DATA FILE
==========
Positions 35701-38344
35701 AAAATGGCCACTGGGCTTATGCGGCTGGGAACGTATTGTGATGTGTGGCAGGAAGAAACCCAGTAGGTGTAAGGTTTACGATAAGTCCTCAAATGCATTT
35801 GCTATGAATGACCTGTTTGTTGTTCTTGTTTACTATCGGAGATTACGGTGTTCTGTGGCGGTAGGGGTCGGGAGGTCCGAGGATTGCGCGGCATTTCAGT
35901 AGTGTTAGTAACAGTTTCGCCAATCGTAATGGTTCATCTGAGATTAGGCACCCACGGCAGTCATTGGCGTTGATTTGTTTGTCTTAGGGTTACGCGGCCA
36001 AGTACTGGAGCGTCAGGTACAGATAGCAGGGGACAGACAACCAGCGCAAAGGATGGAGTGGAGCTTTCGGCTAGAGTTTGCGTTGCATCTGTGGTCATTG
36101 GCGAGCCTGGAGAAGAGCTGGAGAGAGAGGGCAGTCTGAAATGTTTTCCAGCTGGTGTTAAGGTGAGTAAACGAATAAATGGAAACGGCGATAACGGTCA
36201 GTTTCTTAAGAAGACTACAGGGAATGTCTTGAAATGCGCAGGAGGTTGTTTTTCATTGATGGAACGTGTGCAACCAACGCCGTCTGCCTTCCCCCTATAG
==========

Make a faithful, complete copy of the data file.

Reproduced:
Positions 35701-38344
35701 AAAATGGCCACTGGGCTTATGCGGCTGGGAACGTATTGTGATGTGTGGCAGGAAGAAACCCAGTAGGTGTAAGGTTTACGATAAGTCCTCAAATGCATTT
35801 GCTATGAATGACCTGTTTGTTGTTCTTGTTTACTATCGGAGATTACGGTGTTCTGTGGCGGTAGGGGTCGGGAGGTCCGAGGATTGCGCGGCATTTCAGT
35901 AGTGTTAGTAACAGTTTCGCCAATCGTAATGGTTCATCTGAGATTAGGCACCCACGGCAGTCATTGGCGTTGATTTGTTTGTCTTAGGGTTACGCGGCCA
36001 AGTACTGGAGCGTCAGGTACAGATAGCAGGGGACAGACAACCAGCGCAAAGGATGGAGTGGAGCTTTCGGCTAGAGTTTGCGTTGCATCTGTGGTCATTG
36101 GCGAGCCTGGAGAAGAGCTGGAGAGAGAGGGCAGTCTGAAATGTTTTCCAGCTGGTGTTAAGGTGAGTAAACGAATAAATGGAAACGGCGATAACGGTCA
36201 GTTTCTTAAGAAGACTACAGGGAATGTCTTGAAATGCGCAGGAGGTTGTTTTTCATTGATGGAACGTGTGCAACCAACGCCGTCTGCCTTCCCCCTATAG